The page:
• 11. “ (…) several epidemiologic attributes enabled this uncontrolled dissemination of the disease. One was the lack of residual immunity following convalescence. This enabled characters to be reinfected and re-enter the transmission cycle.” “The second characteristic was its infectivity to the virtual animals (“pets”). While pets were relatively resistant to the lethal effects of the disease, they were infective to other pets and humans, thus serving as a disease reservoir.”
  • 12. What about our own pets as reservoirs of different zoonosis? “An increasing number of people suffer from immunodeficiencies. Environmental- and climatic conditions cause a change in distribution of vectors in need of special climatic conditions to establish. Exotic species are also to an increasing extent introduced as family pets, which may contribute to a wider panorama of infections.” “However, the traditional zoonotic diseases are still the most important. Vaccination, proper hygiene measurements and knowledge of preventive measures restrict the risk of transmittance of infections from companion animals. The most significant risk of companion animals in Norway are mostly related to dog and cat bites or other physical injuries.”
  • 13. So… why do we have pets? “In total the benefit and pleasure of this type of animal husbandry is more important than the fear of zoonotic diseases.” (J. Grøndalen, B. Sævik, H. Sørum, first published in the Norwegian Veterinary Journal 11/2004).
  • 14. Avalon Bastos
  • 15. “once the plague reached the cities, it did not just infect other players but also the nonplayer characters of the city, providing a large “bystander” population that also spread the disease.” What about our cities?
  • 16. Rio
  • 17. Rio
  • 18. Unger A, Riley LW, 2007 Slum Health: From Understanding to Action. PLoS Med 4(10): e295. “In 2002, the UN operationally defined slums as those communities characterized by: insecure residential status, poor structural quality of housing, overcrowding, and inadequate access to safe water, sanitation, and other infrastructure” “Slum locations may be unused or undesirable because of their hazardous geography, such as landslide- or flood-prone areas, or unsafe or polluted environments. Moreover, their residential status limits their ability to fight for the right to a safe environment.”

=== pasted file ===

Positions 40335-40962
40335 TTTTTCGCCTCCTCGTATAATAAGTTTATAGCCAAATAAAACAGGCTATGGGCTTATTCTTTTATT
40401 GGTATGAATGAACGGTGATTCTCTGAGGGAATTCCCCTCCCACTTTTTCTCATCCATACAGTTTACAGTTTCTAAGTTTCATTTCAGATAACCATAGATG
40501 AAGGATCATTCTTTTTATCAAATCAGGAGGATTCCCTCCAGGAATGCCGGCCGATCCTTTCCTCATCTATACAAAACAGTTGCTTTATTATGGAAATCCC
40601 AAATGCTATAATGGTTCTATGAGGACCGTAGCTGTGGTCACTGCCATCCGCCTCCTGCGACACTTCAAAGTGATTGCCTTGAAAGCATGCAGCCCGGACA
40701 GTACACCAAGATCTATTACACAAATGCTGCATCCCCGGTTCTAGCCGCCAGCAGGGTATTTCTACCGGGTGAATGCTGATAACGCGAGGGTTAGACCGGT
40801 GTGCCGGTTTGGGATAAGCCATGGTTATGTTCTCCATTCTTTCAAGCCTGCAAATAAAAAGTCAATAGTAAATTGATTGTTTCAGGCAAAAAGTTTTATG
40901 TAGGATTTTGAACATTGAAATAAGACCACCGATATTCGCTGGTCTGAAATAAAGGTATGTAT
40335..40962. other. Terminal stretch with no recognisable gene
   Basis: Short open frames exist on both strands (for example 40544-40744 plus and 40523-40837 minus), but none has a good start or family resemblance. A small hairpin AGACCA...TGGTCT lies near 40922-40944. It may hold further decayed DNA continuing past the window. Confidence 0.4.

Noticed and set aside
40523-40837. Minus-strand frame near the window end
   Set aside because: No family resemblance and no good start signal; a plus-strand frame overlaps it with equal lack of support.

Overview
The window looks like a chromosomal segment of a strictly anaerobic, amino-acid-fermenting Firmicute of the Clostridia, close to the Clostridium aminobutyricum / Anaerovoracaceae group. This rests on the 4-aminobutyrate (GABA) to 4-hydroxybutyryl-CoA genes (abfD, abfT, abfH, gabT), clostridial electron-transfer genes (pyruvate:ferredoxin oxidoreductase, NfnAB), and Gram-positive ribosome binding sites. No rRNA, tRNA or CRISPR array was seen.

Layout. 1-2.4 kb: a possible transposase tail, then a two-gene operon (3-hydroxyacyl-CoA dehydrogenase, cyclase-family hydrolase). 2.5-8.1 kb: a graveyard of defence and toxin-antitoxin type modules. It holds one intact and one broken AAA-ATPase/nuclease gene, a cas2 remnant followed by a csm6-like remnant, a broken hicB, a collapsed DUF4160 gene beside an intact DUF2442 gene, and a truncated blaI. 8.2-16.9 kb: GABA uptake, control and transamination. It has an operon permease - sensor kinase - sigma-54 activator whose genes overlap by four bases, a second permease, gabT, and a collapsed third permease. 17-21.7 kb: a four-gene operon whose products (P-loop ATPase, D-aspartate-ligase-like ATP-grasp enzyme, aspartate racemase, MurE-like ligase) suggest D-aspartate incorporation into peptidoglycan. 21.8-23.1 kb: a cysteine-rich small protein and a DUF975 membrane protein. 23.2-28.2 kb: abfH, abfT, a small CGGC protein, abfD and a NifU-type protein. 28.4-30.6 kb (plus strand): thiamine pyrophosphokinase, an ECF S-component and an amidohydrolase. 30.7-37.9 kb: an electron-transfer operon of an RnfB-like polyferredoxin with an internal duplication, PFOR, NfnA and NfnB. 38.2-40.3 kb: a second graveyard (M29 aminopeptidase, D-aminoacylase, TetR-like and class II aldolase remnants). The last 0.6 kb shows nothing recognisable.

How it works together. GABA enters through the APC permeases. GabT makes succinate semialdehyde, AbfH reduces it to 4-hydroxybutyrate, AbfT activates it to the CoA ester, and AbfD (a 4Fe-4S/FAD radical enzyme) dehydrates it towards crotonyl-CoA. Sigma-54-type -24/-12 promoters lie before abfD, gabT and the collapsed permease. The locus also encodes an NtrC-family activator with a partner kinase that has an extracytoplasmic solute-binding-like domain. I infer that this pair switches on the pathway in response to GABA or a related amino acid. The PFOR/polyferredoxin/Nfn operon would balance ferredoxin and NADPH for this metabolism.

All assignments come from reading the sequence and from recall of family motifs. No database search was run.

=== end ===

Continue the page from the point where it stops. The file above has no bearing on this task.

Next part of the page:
• 19. “Slum housing is densely packed and poorly built with substandard or even flammable materials. Houses built against hillsides are subject to landslides during heavy rain, and inferior building standards cause many thousands of deaths from earthquakes, especially where urbanization and poverty collide” “Slum dwellings have high occupancy rates in all-purpose rooms. Cooking, sleeping, and living with 13.4 people per 45 m2 room (…) places residents at risk of respiratory infections, meningitis, and asthma.” “(…) children living in squatter settlements are nine times more likely than other children to have tuberculosis (TB). Epidemic-prone infections like pertussis cluster in areas of urban poverty, and overcrowding may even fuel potentially emerging epidemic diseases like SARS or influenza.”
  • 20. “Poor water quality is a leading cause of morbidity and mortality worldwide and a defining danger of living in slums. Many life- threatening infectious diseases are associated with contaminated water in slums, such as cholera and hepatitis.” “Lack of access to water also restricts water intake, sources for infant formula or cooking, bathing and personal hygiene. Infrequent bathing is associated with scabies and bacterial skin infections, a subset of which (i.e., group A streptococcus) can lead to acute glomerulonephritis” “The lack of infrastructure affects all aspects of life, including waste collection and sewers, public transportation, policing, education, and electricity supply.”